Project Details Standardization of electrical energy per order (EEO) reporting for UV/H2O2 reactors

Project No.:
2015-010-3-600
Start Date:
01 September 2016
End Date:
Division Name:
Chemistry and the Environment Division
Division No.:
600

Objective

The electrical energy per order (EEO) parameter is used to determine the efficiency of UV/H2O2 systems for treatment or organic contaminants. EEO is defined as the number of kilowatt-hours (kWh) of electrical energy required to reduce the concentration of a pollutant by one order of magnitude (90%) in one cubic meter of contaminated water. The parameter was adopted by IUPAC for photochemical reactor characterization is often improperly used or reported without sufficient supporting information. The objective of this work is to clarify the parameters that affect the EEO value for UV/H2O2 advanced oxidation and provide guidelines for its reporting and use. The document will clarify the misconceptions about the EEO to photochemistry researchers and practitioners, and will encourage proper reporting to improve sharing research results.

Description

The Electrical Energy per Order (EEO) is a useful concept for comparing the performance of ultraviolet (UV) based advanced oxidation processes (AOPs) for the degradation of organic contaminants or other applications. The parameter was introduced in 2001 by Bolton et al. in a report published by the IUPAC Photochemistry Commission. It is a fundamental concept, and if properly reported, can be used for comparing technologies based on reports and papers from various years regardless of the energy costs in a given year.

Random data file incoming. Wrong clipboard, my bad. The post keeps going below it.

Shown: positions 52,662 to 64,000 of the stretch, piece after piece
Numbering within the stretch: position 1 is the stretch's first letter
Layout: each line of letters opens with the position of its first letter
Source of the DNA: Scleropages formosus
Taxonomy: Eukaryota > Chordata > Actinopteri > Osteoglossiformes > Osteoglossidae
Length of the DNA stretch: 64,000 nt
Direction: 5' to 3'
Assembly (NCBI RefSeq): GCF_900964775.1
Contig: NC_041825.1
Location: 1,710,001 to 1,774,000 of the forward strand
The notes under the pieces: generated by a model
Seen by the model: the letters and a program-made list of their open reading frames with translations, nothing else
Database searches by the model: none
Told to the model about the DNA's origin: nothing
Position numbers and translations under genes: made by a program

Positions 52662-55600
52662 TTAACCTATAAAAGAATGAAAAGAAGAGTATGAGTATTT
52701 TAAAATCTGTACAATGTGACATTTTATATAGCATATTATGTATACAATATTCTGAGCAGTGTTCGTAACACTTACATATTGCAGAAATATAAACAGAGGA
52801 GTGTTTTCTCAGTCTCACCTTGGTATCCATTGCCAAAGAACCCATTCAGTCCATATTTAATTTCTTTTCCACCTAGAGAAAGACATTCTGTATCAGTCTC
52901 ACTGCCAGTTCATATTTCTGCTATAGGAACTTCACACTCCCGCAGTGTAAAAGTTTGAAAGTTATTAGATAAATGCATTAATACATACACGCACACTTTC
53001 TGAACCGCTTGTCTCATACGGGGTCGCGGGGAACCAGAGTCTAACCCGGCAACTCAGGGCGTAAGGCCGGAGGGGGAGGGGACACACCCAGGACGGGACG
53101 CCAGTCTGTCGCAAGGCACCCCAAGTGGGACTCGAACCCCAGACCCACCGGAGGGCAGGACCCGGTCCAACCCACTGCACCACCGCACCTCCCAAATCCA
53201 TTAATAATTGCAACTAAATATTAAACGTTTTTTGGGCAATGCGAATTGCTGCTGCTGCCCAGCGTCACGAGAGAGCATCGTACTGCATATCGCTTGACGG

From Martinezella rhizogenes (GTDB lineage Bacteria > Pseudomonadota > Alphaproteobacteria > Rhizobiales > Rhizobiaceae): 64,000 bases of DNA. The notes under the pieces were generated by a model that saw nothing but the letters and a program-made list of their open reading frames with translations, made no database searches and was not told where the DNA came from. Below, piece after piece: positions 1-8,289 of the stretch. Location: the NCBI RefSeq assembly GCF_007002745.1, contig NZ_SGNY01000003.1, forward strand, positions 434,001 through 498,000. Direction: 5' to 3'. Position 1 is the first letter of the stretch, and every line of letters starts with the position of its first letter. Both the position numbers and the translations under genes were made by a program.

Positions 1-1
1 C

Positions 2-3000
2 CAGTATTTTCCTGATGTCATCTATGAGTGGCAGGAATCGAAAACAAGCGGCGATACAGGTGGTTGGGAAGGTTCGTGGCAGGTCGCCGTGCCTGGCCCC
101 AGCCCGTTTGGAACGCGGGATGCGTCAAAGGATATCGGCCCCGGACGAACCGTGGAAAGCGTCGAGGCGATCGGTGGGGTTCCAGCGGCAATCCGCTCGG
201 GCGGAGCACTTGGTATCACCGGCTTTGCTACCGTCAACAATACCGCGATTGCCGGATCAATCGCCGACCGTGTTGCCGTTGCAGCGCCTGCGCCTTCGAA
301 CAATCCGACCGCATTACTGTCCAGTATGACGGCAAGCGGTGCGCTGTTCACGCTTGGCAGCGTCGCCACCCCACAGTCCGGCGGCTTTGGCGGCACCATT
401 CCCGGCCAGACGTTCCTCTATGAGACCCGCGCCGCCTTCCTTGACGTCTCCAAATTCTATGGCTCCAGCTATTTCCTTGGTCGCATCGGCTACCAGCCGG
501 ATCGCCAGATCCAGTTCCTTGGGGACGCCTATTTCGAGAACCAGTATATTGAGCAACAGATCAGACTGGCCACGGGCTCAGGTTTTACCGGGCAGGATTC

However, the usability of the EEO values, as reported by researchers, is undermined by incomplete reporting. The EEO parameter depends on a variety of factors, from the concentration and the identity of the target contaminant to the amount of hydrogen peroxide added. Therefore, the EEO parameter needs to be reported in AOP literature together with many other experimental details that affect the reactor performance for proper comparison between reactors across studies.

This work will identify the parameters that affect the EEO outcome and need to be reported along with the EEO values. The report will explain how to adjust the results of the different studies for comparison. Ways to standardize the reactor testing and results reporting will be proposed. The report will discuss the proper application of the EEO parameter for bench-, pilot- and full-scale studies. The proposed notation also will be reiterated.

The work builds on the prior IUPAC report by Bolton et al. (2001) that introduced EEO. The goal of the report is further standardization of measuring and reporting EEO, and as such it falls within the IUPAC mission of creating a standard communication protocol for experimental outcomes so that the results could be widely used and shared.

Reference:
Bolton J.R., Bircher, K.G., Tumas W. and Tolman, C.A. (2001) Figures-of-merit for the technical development and application of advanced oxidation technologies for both electric- and solar-driven systems (IUPAC Technical Report). Pure and Applied Chemistry 73(4), 627-637
https://dx.doi.org/10.1351/pac200173040627

Progress

Dec 2016 – Project announcement published in Chem. Int. Nov 2016, p. 24; https://doi.org/10.1515/ci-2016-0618

May 2018 – A Technical Report titled ‘Standard reporting of Electrical Energy per Order (EEO) for UV/H2O2 reactors’ is published in Pure App. Chem. 90(9), pp. 1487-1499 (https://doi.org/10.1515/pac-2017-0603)

Page last update 11 Sep 2018